I'm looking to put together a post sometime in the near future about how collectors are storing and/or displaying their collections. If you'd care to share, please feel free to reply with any info.
Bob Duncan is a Laurel & Hardy collector who was recently interviewed and featured in Antique Trader Magazine as part of Alan M. Petrillo's article Stan and Ollie: Laurel and Hardy make popular collectibles. Bob is an active member of two local chapters of the International Laurel & Hardy Society, more commonly called Sons of the Desert. He uses parts of his collection to illustrate talks he gives at the local meet-ups.
As to what type of Laurel & Hardy items Bob collects, well, it runs the gamut from trading cards, figurines which range in size from a few inches to four feet tall, publicity stills, scripts, postcards, posters, decorative plates, to letters handwritten by Stan Laurel. Of these letters Bob told Petrillo and Antique Trader "“Stan Laurel was a very prolific letter writer in his later years and these letters continue to be highly collectible."
So when I asked Bob the question at the top of this post, I was really curious. Just how would one display such a wide variety of items?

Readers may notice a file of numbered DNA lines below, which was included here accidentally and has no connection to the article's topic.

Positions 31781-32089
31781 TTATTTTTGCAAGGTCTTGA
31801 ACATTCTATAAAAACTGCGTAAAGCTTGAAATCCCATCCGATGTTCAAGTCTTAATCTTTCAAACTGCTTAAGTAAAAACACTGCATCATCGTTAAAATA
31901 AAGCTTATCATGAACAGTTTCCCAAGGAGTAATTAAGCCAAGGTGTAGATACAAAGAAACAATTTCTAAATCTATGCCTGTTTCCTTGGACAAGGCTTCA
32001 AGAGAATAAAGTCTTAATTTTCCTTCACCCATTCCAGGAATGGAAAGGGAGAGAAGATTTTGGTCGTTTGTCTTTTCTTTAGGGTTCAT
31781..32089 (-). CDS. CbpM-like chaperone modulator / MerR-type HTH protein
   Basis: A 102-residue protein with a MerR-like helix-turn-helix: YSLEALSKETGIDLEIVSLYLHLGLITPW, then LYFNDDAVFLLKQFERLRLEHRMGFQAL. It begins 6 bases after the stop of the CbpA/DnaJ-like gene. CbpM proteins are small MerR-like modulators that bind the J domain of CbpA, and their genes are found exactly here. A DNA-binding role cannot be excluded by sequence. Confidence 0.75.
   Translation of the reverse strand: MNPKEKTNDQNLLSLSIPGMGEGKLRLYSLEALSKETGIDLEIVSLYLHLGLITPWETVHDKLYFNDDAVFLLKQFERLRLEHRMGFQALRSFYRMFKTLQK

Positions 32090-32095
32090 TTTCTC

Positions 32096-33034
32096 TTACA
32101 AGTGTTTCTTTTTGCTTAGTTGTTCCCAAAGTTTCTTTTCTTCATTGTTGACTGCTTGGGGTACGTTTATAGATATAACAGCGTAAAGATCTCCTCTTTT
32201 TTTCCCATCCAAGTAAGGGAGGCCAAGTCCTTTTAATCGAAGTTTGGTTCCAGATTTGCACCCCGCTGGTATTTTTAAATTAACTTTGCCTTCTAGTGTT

The item are "on display throughout my condo. The walls of the condo are literally full of framed stills, posters, lithographs, etc." Bob said he kept smaller collectibles such as old cigarette cards and postcards inside 3 ring binders.
But Bob did us one better--he supplied some fantastic photos of those jam-packed walls and was kind enough to allow me to share them with you. Note the captions, written by Bob, for details. Enjoy the tour:
Thanks so much to Bob Duncan for sharing his Laurel & Hardy collection with us.
If you're interested in more Laurel & Hardy by all means check out Sons of the Desert to see if there's a chapter near you.
Also, I've had a Laurel & Hardy page written by one of our freelancers up on things-and-other-stuff.com up for some time now if you're looking for a basic biography.